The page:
Kodak has a long history as a leader in the film market and then caused its demise. I would argue that this graph tells us that Kodak is back on the path to self-destruct and (some) other film makers are following suit.
Film photography has been almost exclusively a luxury hobby in recent years. Did Kodak let the premium get out of hand? Yes. What about Fuji? Absolutely. What about the smaller manufacturers? Depends on. In this article, I’m referring to film awards over a period that doesn’t even span three years (April 2019 to January 2022). Since I couldn’t get official data from B&H on movie prices and the days when prices changed (they didn’t have it to give), I went to the Wayback Machine and looked up a bunch of different movie stocks. All of them are 36 exposure 35mm film, as B&H Portra 400 no longer sells in individual rolls I have priced each roll at one fifth the price of a pro pack. For some movie stocks, especially more obscure movies, there wasn’t enough information there to include them in my list, although I wanted to. I also didn’t include an Ilford film because while their prices have increased over the past five years, the jump hasn’t been that big and there wasn’t much data to pull from between 2017 and 2022.
where we are now
The last time I seriously drove out to buy film (seriously I drove across town to every place that sells it to look for the color negative film) I was confronted with two facts that hit me hard. The film’s prices had skyrocketed and there was very little to buy. I spent so much time shooting the film I bought before the COVID-19 hit that I had no real reason to pay attention to the price or the availability of new stock. In the COVID-19 world we now live in, things have gotten even crazier. Of course, that’s not to say that before COVID-19 it was all sunshine and rainbows; the writing was on the wall long before COVID-19. The shortage of supply and labor over the past two years has only accelerated the course the film world has already taken.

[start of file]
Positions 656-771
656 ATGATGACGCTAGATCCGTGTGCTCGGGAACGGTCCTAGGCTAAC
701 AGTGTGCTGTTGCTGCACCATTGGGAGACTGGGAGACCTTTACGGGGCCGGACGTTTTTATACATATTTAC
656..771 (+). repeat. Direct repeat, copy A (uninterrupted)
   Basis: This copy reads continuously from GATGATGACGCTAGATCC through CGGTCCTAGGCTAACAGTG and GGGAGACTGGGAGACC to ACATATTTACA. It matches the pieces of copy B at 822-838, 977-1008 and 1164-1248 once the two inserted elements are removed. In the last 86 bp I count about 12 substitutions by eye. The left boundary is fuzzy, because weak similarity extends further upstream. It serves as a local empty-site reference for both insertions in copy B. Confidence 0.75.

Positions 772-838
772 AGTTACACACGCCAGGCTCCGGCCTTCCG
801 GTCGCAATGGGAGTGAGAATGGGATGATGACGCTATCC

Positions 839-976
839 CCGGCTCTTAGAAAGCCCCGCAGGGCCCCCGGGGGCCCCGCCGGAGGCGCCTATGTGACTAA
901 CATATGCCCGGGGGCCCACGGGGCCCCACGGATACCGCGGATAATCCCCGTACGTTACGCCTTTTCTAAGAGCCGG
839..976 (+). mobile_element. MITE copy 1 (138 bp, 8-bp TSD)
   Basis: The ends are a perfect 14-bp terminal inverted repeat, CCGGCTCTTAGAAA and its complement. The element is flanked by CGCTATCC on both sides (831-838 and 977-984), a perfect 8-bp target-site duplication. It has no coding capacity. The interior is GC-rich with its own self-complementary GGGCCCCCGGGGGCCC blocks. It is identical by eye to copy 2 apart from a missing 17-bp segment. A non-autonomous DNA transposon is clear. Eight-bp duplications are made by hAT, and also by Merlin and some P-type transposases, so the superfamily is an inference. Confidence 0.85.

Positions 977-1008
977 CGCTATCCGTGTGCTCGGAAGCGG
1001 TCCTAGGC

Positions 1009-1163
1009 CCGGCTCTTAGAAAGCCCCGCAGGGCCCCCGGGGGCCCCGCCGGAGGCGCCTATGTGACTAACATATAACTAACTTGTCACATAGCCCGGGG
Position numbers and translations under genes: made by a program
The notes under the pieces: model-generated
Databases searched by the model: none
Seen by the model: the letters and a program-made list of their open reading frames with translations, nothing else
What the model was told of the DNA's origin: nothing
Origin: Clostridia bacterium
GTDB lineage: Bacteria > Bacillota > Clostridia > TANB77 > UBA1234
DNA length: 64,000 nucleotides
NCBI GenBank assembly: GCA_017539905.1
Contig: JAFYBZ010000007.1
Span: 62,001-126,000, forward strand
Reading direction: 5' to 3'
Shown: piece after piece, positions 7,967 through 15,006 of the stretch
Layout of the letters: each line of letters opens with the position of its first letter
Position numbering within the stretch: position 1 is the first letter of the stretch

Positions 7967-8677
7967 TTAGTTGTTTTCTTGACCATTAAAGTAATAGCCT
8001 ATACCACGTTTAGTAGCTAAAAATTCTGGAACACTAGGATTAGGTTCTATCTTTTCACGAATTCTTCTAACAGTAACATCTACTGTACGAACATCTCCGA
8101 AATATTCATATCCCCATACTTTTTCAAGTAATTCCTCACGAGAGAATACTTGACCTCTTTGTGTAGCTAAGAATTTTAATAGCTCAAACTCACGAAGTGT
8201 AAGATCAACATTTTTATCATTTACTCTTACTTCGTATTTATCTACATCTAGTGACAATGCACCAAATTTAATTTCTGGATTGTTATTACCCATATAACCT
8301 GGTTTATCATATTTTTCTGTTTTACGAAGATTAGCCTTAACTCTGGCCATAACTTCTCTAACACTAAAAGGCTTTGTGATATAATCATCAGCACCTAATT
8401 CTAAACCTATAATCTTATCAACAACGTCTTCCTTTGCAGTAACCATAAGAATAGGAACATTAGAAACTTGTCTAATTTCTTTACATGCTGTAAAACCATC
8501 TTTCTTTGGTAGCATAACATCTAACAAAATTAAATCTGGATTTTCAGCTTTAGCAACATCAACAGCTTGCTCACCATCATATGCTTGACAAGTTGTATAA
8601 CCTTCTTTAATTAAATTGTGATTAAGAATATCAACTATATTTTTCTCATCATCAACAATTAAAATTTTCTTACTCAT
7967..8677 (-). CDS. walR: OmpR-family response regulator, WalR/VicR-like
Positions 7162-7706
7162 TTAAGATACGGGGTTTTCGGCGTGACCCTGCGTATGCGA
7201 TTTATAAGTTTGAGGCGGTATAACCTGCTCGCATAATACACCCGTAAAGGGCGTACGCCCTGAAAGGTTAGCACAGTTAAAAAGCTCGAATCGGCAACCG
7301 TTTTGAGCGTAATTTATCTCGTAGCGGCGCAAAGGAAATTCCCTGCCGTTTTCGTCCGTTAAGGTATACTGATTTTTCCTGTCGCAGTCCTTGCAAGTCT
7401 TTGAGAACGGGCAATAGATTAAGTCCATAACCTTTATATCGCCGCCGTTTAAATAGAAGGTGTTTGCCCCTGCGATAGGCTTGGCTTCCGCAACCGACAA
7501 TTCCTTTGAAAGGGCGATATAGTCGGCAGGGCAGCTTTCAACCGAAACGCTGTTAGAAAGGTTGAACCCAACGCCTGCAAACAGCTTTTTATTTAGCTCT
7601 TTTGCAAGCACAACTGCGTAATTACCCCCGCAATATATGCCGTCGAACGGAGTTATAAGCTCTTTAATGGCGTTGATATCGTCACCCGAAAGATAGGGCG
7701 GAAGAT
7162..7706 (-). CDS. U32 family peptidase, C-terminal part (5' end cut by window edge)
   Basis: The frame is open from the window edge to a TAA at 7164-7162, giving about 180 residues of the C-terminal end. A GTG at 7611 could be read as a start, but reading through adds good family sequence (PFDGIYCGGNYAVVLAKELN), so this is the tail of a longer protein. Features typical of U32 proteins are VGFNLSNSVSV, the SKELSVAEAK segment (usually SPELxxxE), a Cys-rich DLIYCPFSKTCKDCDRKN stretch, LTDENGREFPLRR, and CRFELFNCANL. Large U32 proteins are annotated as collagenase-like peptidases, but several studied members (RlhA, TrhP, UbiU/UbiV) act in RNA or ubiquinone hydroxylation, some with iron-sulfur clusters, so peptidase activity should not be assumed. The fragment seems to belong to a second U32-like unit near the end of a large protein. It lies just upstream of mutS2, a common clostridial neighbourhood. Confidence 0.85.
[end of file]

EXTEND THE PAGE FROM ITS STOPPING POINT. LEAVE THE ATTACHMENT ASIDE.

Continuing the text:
Film awards 2019 compared to film awards 2022
The film’s prices have risen unusually sharply, far more than any other new product market I’m aware of. Even the car market, which is currently attracting a lot of attention because it is affected by COVID-19, has not seen such a drastic price increase for new cars. I’ll provide some specific comparisons to the automotive industry in a moment.
As you’ll see in the chart above, since April 2019 (less than three years ago) the film’s prices have skyrocketed so much that it’s hard to even remember a time when the film’s prices were not astronomical. Take Kodak Ektachrome, for example, a wonderful slide film that is now the only color positive film Kodak makes. This film is currently priced at $20. Mind you, Ektachrome has always been premium footage with a premium price tag. However, when you consider that this film was only $13 less than it was three years ago, it can hurt a little. That’s a price increase of 53.8%! What hurts even more is the fact that it’s the film that had the smallest price increase of the amount I was considering. Yes, you read that correctly. Of the seven movie stocks I considered, the 53.8% price increase was the smallest! If you’re wondering how much worse the others were, you’re in for a real treat.
Arguably the most popular film stock available today, the Kodak Portra 400 (read my review of it here) saw a (relatively) modest price increase of 64.1% ($7.80 vs. $12.80). I was expecting Portra to lead the pack when it comes to pumping up the price, but here we are. The next biggest increase in Kodak’s films comes from Kodak TMax 400, my favorite black and white film (and the only black and white film I looked up based on data availability and interest), which has more than doubled in price in less than three years. A 35mm, 36-shot reel was $5 in April 2019 and is now $11, a price increase of 120%. The next and last two Kodak films are the hardest pills to swallow for me as they were my two most frequently shot color negative films: Kodak Ektar and Kodak Gold. Kodak Ektar has fantastic color, amazing exposure latitude, and was (past tense emphasizing) an affordable film. At the beginning of 2019, a 35mm roll was only $6.75, which wasn’t much considering the size of the stock. As of January 2022, it now costs $16 — a whopping 137% price increase. You can’t see me now, but I’m shaking my head as I type this. This brings us to our last Kodak film I shot, Kodak Gold. What’s not to love about gold? It is the only non-professional film on this list of Kodak films and as such was only available in 35mm. For years, for me and many of my friends, Gold was the film of choice because while it didn’t have the same level of performance as Ektar or Portra, the colors were great and it was frankly a real bargain comparatively speaking. Today, however, you’ll be spending almost 2.5 times what you were spending less than three years ago at $11 versus $4.50, a price increase of 144.4%.